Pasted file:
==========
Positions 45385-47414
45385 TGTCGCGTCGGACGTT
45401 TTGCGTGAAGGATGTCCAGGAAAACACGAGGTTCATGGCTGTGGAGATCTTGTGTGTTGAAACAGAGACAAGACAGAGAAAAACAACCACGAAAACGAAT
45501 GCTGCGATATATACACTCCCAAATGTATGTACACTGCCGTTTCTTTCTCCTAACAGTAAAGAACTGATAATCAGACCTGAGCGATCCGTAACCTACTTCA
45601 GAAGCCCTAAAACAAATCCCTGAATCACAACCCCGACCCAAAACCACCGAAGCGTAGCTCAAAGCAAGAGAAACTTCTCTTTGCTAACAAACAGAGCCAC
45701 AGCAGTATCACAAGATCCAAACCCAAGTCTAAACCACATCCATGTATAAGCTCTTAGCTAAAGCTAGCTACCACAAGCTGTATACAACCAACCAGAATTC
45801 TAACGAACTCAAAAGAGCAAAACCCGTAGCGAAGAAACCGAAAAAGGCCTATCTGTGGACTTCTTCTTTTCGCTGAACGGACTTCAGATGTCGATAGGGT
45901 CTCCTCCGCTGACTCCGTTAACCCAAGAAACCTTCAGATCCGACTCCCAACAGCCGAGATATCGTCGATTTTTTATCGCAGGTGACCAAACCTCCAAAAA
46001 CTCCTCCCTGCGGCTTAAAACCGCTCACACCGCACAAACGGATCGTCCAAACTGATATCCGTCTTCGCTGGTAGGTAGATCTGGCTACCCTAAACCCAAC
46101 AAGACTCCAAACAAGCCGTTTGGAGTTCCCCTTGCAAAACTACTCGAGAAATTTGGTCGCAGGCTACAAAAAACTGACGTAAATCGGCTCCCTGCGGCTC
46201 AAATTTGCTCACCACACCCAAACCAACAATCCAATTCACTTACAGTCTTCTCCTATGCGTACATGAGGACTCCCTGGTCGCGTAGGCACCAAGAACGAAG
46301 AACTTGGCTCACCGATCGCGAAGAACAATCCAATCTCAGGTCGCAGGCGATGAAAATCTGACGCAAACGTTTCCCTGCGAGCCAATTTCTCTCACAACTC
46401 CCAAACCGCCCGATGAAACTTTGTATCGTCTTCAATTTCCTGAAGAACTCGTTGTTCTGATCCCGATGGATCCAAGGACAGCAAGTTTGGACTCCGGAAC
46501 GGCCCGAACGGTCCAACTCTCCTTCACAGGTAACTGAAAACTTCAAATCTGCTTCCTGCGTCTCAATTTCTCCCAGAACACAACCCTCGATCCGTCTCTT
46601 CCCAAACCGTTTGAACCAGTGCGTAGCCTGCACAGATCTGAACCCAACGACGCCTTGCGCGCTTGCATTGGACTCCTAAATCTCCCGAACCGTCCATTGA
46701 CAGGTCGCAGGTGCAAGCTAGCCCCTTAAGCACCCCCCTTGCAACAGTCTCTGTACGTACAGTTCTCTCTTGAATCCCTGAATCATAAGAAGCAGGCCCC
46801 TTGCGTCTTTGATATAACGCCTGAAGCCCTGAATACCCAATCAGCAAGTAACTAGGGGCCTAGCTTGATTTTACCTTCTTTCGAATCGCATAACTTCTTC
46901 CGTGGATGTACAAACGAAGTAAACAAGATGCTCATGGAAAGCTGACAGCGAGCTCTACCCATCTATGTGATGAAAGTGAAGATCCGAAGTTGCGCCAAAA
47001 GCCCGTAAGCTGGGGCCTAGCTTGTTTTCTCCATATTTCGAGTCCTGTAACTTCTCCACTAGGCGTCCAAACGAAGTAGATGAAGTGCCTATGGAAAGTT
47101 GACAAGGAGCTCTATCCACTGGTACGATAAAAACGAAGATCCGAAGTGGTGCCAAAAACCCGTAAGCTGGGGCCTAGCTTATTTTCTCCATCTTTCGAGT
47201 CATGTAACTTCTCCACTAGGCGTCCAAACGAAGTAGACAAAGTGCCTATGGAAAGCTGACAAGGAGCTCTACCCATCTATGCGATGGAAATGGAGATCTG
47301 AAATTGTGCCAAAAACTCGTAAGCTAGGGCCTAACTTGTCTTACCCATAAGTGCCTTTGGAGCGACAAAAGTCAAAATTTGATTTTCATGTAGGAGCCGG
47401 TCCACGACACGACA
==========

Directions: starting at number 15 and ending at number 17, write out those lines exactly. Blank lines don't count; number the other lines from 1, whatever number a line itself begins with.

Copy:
46601 CCCAAACCGTTTGAACCAGTGCGTAGCCTGCACAGATCTGAACCCAACGACGCCTTGCGCGCTTGCATTGGACTCCTAAATCTCCCGAACCGTCCATTGA
46701 CAGGTCGCAGGTGCAAGCTAGCCCCTTAAGCACCCCCCTTGCAACAGTCTCTGTACGTACAGTTCTCTCTTGAATCCCTGAATCATAAGAAGCAGGCCCC
46801 TTGCGTCTTTGATATAACGCCTGAAGCCCTGAATACCCAATCAGCAAGTAACTAGGGGCCTAGCTTGATTTTACCTTCTTTCGAATCGCATAACTTCTTC